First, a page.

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Mike Oldfield - Voyager CD (album) cover

VOYAGER

Mike Oldfield

 

Crossover Prog

3.09 | 215 ratings

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Progosopher
3 stars There has always been a bit of Celtic spicing to Mike Oldfield's music that can be traced to his very beginnings with Tubular Bells and which emerged to various extents throughout his career. For Voyager, he brought that spice to the forefront and created and album more in line with Enya's first release than with anything The Chieftans, say, had ever done. The album is entirely instrumental. Most of the music is soft and lyrical. He brings a number of venerable artists from Celtic music, such as Matt Molloy on flutes, Liam O'Flynn and Davy Spillane on pipes and tin whistle, Maire Breatnach and Sean Keane on fiddle, among others. Oldfield himself concentrates on guitar, mandolin, and keys. The pieces are a combination of traditional, arranged by Oldfield, and original compositions. The melodies are lovely, each stamped with Oldfield's unique sound. There is also, occasional grandeur, such as found in The Hero, Flowers in the Forest, and the closer Mont. St. Michele. These last two are really the only that bear special mention. I have one other version of Flowers in the Forest in my collection, performed by Fairport Convention. Their rendition is vocal, soft, and slow. Oldfield's version is an instrumental march which starts softly, builds up, and reaches a grand plateau of emotion and sound. It is very reminiscent of Vangelis' style of starting with a rhythm and simple rendition of the melody, only to build up the orchestration. The vocals by Pat Walsh (I believe) accentuate the rise in magnificence on this piece. It is my favorite on the whole album. Mont St. Michel provides the true climax, though. It is a multi-part epic with numerous changes of mood and dynamic. The London Symphony Orchestra is used to generate symphonic bombast here. The Celtic lyricism of melody is almost completely absent, but it does reassert itself in the final moments. This is, as you may imagine, one of the original compositions.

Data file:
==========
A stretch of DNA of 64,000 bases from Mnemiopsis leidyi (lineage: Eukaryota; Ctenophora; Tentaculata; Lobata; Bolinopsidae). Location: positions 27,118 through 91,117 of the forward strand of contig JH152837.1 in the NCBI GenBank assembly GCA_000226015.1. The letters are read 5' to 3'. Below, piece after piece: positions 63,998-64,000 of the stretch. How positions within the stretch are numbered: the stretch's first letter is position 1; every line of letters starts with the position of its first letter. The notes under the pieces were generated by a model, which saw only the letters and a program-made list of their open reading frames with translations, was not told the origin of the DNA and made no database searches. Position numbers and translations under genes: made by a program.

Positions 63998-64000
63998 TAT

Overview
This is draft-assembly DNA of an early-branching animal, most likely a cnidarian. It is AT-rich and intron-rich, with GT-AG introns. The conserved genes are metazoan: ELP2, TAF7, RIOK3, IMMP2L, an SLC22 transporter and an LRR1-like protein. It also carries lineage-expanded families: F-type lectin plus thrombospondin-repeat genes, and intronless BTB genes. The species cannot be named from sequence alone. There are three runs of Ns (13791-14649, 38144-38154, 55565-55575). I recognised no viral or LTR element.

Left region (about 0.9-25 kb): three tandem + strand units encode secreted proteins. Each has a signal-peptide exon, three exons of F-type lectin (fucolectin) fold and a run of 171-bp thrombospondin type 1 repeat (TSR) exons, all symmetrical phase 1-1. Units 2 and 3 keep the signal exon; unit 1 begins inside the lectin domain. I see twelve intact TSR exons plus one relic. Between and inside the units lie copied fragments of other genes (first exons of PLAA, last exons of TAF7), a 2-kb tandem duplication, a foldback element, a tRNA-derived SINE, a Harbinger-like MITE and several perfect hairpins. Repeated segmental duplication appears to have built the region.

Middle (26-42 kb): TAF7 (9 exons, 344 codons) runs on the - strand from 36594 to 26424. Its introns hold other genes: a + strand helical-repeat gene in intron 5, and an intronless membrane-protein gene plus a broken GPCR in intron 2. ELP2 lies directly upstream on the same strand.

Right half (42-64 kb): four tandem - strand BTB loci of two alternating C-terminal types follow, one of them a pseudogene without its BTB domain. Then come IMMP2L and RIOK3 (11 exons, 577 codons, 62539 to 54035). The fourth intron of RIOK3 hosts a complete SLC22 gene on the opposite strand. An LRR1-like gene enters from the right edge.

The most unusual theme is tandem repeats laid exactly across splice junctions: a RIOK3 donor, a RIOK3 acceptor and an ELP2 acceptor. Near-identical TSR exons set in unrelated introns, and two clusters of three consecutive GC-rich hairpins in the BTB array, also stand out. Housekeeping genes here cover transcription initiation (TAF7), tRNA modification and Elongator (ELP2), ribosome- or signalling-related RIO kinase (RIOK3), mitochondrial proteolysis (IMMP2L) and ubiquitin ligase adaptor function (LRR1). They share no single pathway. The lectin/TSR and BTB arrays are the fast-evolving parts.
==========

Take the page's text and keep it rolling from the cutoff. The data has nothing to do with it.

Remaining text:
Mike Oldfield's Voyager has a unique place among all his other albums. Celtic music was much in vogue in 1997 when the album was released, and it seems he sought to ride that particular wave. The result is atypical in some ways, but in other ways not. None other has the same quality or sonic palette, yet there are the usual guitar tones. Overall, I find it a good album, but as so many of the pieces blur together, and that it is so frequently reminiscent of other artists, I cannot recommend it too highly. Enjoyable, I grant it three stars.

Progosopher | 3/5 |

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